Badass Desktops Make You Look Like a Genius

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Every time a theme or any sort of cool desktop came across my feed, I just assumed it was for Linux users and looked the other way (like this one, this is a Linux desktop). I so wished I could do some cool desktop things with my Mac. Until I started researching customization, I didn’t realize that badass desktops were for everyone on every operating system. But they are! I made my first cool desktop out of some awesome Adventure Time art and a few little tweaks.

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Here’s how to bring your desktop game to the next level.


Wallpaper

The best way to start off your desktop is by finding a wallpaper you absolutely love.

interfacelift

I’ve recommended interfacelift before, and their tagline says it all: High-Resolution Photography Wallpaper for Every Screen Size. That’s pretty much it—some are more Photoshop art pieces, but all in the style of photos. If photos aren’t your thing…

Simple Desktops

If your taste skews more toward graphic design, Simple Desktops is where you should look. I saved three images right off the bat because I liked them so much. These are also really wonderful for desktop customization because these images tend to have large amounts of empty space, ready for us to paint over it with awesome.

Here’s an example of a desktop made with Simple Desktops wallpaper.


Windows Tweaks

Rainmeter

Completely open-source and free, Rainmeter displays customizable skins on your desktop—skins can be anything from displaying an RSS feed to a desktop interaction with your to-do list. Along with Rainmeter, many people use Enigma—a suite of desktop widgets you can choose from and arrange, no coding required. There are so many skins that it’s totally possible to use Rainmeter without any code, but if you want to get fancy you can make skins using a language called Lua, which the Rainmeter Getting Started Guide assures is as easy as HTML or JavaScript. Poking around the Rainmeter Deviant Art group is sure to get you obsessed with a few of those ready-made skins (or give you inspiration to make your own).

Here’s an example of a desktop made with Rainmeter.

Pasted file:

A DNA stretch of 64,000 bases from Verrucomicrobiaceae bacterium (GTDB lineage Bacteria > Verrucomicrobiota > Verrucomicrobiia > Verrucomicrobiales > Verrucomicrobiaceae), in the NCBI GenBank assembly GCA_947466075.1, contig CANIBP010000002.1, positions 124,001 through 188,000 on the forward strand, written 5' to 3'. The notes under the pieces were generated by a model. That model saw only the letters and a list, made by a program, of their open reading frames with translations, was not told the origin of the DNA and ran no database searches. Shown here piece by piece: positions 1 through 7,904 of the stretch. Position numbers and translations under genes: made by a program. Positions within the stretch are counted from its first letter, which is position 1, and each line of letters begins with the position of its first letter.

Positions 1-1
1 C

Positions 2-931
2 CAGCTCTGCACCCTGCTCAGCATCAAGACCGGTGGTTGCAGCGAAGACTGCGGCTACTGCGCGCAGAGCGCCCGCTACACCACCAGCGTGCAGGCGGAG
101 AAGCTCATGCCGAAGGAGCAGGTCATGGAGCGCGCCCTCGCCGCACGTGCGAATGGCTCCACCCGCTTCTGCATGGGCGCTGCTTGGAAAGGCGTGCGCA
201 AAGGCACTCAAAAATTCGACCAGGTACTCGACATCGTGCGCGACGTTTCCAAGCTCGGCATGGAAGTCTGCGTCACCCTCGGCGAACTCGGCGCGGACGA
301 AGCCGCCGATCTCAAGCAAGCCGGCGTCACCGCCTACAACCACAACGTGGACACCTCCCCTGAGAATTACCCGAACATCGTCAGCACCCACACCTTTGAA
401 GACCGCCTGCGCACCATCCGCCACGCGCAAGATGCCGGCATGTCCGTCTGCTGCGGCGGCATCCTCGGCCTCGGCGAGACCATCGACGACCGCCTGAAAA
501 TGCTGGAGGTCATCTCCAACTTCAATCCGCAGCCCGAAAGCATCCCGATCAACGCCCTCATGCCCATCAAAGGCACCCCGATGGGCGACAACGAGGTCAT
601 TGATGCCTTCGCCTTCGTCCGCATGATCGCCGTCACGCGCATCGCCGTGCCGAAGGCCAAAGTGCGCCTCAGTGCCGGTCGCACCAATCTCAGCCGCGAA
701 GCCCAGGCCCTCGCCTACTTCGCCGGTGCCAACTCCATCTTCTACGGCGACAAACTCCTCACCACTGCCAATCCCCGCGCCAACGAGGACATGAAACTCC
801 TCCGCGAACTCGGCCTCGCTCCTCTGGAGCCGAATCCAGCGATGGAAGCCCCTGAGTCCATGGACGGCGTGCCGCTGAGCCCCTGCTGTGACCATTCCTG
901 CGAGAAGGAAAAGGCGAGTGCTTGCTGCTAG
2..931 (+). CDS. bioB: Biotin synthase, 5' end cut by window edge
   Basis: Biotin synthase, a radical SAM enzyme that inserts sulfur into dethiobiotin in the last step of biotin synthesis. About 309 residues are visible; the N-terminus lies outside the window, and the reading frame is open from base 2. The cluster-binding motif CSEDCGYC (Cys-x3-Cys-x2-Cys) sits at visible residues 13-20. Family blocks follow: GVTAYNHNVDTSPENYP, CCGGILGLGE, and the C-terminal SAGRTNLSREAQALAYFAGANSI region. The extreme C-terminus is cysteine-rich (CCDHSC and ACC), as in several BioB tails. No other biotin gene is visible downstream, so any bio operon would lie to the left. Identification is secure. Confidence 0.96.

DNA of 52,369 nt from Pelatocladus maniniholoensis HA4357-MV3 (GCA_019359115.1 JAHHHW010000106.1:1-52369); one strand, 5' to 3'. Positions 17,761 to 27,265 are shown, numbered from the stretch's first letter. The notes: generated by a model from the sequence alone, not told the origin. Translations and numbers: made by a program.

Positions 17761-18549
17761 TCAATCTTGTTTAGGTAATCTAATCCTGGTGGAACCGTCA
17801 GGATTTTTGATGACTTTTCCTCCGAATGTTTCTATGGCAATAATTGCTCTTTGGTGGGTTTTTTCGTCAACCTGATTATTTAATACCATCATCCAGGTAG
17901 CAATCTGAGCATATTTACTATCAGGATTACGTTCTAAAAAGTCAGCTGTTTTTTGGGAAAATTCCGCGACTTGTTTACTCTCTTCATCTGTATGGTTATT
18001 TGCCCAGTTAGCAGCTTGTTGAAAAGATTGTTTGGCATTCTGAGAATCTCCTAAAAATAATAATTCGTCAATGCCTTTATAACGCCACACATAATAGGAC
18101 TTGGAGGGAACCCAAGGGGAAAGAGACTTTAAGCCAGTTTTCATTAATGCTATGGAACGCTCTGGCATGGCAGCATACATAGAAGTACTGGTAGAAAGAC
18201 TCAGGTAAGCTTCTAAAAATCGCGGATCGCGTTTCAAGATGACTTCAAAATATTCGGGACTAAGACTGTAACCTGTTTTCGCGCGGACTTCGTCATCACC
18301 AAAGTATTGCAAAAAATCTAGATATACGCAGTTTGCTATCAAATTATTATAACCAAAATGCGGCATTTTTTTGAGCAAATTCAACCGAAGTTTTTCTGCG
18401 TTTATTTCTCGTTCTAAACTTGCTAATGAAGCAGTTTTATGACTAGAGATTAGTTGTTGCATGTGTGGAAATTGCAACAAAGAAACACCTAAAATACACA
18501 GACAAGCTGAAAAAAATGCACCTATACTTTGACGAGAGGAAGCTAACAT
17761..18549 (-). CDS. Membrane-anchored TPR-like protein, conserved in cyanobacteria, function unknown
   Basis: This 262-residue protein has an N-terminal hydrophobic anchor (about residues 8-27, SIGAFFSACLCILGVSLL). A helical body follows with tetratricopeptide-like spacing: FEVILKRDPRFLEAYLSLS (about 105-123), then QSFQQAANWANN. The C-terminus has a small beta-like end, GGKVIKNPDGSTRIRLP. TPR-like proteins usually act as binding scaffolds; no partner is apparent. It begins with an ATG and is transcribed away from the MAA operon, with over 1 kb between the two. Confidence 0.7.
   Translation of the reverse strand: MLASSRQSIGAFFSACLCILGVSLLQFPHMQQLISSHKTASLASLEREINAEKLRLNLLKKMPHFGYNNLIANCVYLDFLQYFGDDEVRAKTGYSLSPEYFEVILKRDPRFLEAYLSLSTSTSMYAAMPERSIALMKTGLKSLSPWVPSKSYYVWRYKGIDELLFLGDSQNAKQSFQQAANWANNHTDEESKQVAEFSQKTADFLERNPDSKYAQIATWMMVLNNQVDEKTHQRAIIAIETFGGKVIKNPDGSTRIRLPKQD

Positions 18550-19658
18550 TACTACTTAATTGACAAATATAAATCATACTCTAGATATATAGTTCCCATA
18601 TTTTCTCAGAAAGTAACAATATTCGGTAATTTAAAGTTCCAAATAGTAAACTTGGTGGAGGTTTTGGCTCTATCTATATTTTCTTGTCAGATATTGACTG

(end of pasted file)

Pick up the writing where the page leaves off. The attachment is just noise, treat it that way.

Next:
Change Your Icons

The windows operating system let’s you switch out icons without any special finagling. Right click, select properties and click the “change icon” button. Change to what, exactly? Well much like poking around Deviant Art for skins, one can do the exact same thing with icons! I found some for you.


Mac Tweaks

Geek Tool

Okay, so Geek Tool is a little difficult, but with some Googling can be figured out. The reason it’s a bit hard is because Geek Tool relies on Shell commands—things you’d type into Terminal. Command line. I am rusty on command line at best, but I was still able to figure out how to set the date (date '+%A, %B %d') and how to download and install a weather Geeklet. Check it out!

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If you want to know the font, it’s Avenir Next, ultralight weight. The font and color customization rely on your system fonts panel, so any font you have installed is fair game here.

Here is an example of a desktop made with GeekTool. Even if you think it sounds a little difficult, there’s no harm in downloading it and trying it because it’s totally free.

Übersicht

A very easy way to customize your desktop, Übersicht is totally free and available for 10.9 and up. The above desktop is something I made with Übersicht. It’s much easier to use than Geek Tool; all the widgets are written in Coffee, which is really semantic and easy to figure out. If you want to change something to the left side of the screen, switch the word “right” to “left,” for example. You can use pixels or percents to position things, same as CSS. It takes a little learning, but I wouldn’t call the learning curve steep—I can figure out most widgets in under five minutes. Fiddling with the positioning and colors, though? I could probably do that for hours because I’m picky.

iConvert Icons

Don’t like the icons in the doc? Never fear! You, too, can use all those cool icon packages on DeviantArt, even if they come in .ico or .png. Just use iConvert Icons to swap those babies over to .icns format. Then right click on files, folders and applications and select “Get Info.” See the icon at the top of the window? Those are totally copy-and-pastable! Open the icon in preview, copy it and paste it. Some operating systems function without the .icns file extension, just fyi. Try copy and pasting literally any image to see! I managed to change my least favorite icon into something far more palatable.

So, querds (that’s queer nerds all in a word), show your work! Let me see your beautiful desktops!


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Profile gravatar of Ali

Staff Writer for Autostraddle, Part-time Faculty at The New School (teaching digital storytelling), Managing Editor for Scholar & Feminist Online at Barnard Center for Research On Women. Follow me on Twitter @AEOsworth or on Instagram, also @AEOsworth.

Ali has written 507 articles for us.

21 Comments

  1. This is my OSX desktop; using a modified simple desktop wallpaper, the font yanone kaffesatz light (no idea where I got it from…), a custom geek tool script to tell “natural language” time, bartender to keep the menu bar nice and simple and… a lot of tweaking.

    (not sure if this is the right format for pictures…)

  2. Oooh, goodie, something new to play with! I spend most of my time working in a terminal trying to get Linux servers to tell me where the bad man touched them, so having something more 2015 than 1989 to look at when I come up for air is much appreciated.

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